UPDATED: 11/7/2012 8:13 a.m.
CHICAGO (CBS) -- President Barack Obama has won a second term in the White House.
The Democratic incumbent took enough battleground states to push past the 270 needed to win the presidency, CBS projected Tuesday evening. Obama faced a tight race with Republican Mitt Romney that boiled down to a handful of swing states, including Florida, Ohio and North Carolina.
In the end, Obama carried nearly all of the nine swing states, losing only in North Carolina. While Florida remains too close to call, Obama has 303 electoral votes to Romney's 206. Obama carried, Ohio, New Hampshire, Colorado, Virginia, Wisconsin, Nevada and Iowa.
Obama is leading in the popular vote, 50 percent to 48 percent.
LISTEN: WBBM Newsradio's Steve Miller Reports
Obama addressed about 16,000 enthusiastic supporters at Chicago's McCormick Place early Wednesday. In his 20-minute acceptance speech, the president pledged to forge bipartisan alliances to solve the nation's lingering problems.
"Tonight you voted for action, not politics as usual," Obama said. "You elected us to focus on your jobs – not ours. And in the coming weeks and months, I am looking forward to reaching out and working with leaders of both parties to meet the challenges we can only solve together – reducing our deficit, reforming our tax code, fixing our immigration system, freeing ourselves from foreign oil. We've got more work to do."
Despite the lagging economy WBBM Newsradio Political Editor Craig Dellimore reports Obama's victory in 2012 mirrored his historic win in 2008: The president polled strongly among women, young people and African Americans. While exit polls showed that the most important issue for voters was the economy, most said they didn't feel worse off than they did four years ago.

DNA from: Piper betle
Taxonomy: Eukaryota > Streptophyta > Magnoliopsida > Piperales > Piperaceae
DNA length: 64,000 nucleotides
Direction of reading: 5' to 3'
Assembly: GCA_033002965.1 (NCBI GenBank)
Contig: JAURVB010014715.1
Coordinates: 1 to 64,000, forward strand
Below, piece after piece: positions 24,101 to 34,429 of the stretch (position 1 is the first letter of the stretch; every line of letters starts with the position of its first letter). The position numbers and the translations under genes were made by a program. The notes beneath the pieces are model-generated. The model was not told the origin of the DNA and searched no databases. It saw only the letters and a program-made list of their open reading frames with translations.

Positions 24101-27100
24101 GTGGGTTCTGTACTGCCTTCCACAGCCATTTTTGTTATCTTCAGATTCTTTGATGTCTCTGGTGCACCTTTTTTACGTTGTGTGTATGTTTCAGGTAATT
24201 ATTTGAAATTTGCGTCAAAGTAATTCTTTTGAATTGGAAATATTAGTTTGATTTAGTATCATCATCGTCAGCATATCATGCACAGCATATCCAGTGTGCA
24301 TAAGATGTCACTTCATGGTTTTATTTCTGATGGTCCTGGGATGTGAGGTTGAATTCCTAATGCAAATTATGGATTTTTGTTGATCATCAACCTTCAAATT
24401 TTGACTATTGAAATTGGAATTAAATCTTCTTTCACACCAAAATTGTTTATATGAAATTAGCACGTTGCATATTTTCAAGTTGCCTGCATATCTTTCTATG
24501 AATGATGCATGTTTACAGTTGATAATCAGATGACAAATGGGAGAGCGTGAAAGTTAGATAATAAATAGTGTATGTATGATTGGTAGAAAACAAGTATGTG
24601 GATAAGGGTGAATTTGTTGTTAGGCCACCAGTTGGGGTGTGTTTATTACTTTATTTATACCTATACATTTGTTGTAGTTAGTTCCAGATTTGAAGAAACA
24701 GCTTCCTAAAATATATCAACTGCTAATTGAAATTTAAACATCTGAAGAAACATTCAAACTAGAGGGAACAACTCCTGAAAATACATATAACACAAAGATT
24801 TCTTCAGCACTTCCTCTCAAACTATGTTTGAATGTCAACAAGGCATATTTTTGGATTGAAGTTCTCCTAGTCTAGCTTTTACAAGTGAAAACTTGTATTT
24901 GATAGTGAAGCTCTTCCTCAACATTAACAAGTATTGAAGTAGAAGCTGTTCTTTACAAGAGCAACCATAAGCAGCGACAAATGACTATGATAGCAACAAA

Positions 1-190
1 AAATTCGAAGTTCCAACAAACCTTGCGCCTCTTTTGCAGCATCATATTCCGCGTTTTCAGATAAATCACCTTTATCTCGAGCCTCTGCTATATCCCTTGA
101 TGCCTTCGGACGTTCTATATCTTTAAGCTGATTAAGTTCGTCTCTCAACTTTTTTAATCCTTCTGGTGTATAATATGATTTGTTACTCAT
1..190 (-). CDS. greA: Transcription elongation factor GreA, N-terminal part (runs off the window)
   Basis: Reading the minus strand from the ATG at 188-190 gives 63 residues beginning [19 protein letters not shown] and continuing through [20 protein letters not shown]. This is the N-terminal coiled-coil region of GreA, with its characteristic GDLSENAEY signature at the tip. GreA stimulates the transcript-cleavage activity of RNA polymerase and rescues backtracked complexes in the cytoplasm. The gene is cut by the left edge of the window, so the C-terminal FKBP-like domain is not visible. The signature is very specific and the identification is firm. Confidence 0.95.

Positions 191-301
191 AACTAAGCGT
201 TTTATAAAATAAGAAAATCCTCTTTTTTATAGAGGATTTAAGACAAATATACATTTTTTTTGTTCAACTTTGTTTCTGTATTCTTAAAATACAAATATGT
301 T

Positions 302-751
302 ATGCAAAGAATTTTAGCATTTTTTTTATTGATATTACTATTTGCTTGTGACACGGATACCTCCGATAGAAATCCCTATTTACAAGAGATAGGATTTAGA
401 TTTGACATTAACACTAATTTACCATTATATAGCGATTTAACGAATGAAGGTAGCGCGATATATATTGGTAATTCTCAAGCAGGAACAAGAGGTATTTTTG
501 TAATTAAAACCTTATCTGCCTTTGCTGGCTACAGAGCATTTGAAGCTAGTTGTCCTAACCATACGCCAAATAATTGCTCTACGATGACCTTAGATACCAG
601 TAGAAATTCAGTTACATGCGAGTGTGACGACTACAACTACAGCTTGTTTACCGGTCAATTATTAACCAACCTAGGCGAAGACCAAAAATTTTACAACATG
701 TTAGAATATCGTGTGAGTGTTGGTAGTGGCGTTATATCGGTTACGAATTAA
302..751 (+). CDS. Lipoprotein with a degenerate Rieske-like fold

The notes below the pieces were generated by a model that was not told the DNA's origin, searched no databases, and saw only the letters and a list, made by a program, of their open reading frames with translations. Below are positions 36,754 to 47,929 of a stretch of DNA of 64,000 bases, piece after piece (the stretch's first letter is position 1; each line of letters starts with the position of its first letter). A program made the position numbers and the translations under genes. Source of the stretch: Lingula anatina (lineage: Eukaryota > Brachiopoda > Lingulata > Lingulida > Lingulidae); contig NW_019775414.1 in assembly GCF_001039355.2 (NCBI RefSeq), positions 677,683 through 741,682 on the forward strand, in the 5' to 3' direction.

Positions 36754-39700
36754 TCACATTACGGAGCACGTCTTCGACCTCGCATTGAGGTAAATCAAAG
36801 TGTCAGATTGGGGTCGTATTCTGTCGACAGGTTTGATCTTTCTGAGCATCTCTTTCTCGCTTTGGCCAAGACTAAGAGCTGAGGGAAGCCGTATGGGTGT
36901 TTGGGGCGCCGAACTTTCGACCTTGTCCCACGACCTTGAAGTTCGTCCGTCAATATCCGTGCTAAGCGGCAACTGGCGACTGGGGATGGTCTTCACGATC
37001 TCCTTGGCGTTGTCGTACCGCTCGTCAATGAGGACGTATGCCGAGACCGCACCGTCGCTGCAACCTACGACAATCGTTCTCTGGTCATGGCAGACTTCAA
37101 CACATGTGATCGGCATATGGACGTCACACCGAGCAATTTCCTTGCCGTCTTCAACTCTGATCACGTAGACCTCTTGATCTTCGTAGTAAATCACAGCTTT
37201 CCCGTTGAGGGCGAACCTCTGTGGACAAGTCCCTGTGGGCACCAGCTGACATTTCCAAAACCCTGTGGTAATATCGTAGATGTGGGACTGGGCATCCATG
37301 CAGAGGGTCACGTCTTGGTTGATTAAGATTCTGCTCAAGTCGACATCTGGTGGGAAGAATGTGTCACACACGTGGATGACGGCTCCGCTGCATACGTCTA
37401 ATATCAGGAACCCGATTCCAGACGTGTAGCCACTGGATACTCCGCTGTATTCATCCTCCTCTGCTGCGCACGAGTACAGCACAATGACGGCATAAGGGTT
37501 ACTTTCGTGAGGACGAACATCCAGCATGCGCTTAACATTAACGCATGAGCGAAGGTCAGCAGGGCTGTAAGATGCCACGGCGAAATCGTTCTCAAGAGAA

LISTEN: WBBM Political Editor Craig Dellimore Reports
The contentious, $2 billion 2012 presidential race, once considered a relatively sure bet for Obama, transformed into a much closer contest after Romney's confident appearance at the first presidential debate, Oct. 3 in Denver. Obama, in contrast, seemed ill-prepared, but rebounded for subsequent debates on Oct. 16 and 22.
Obama, a former community organizer-turned-state legislator, arrived in his hometown of Chicago late Monday to spend Election Day and Night in the Windy City. The president spent the day doing radio and television interviews for battleground-state markets. But he also took time to play basketball with friends such as former state comptroller Alexi Giannoulias and former Chicago Bull Scottie Pippen.
His acceptance speech was on a grander scale four years ago. Then, President-Elect Obama addressed nearly 250,000 people outdoors at Grant Park. Weather and security concerns kept the event indoors this time, with considerably fewer people.
Romney -- speaking from Boston and joined by his wife, Ann, and family -- took the stage to concede defeat shortly before midnight Chicago time.
He urged political leaders to reach across the aisle to cooperate for the good of the country.
"I so wish that I had been able to fulfill your hopes to lead the country in a different direction, but the nation chose another leader," Romney said. "And so Ann and I join with you to earnestly pray for him and for this great nation."
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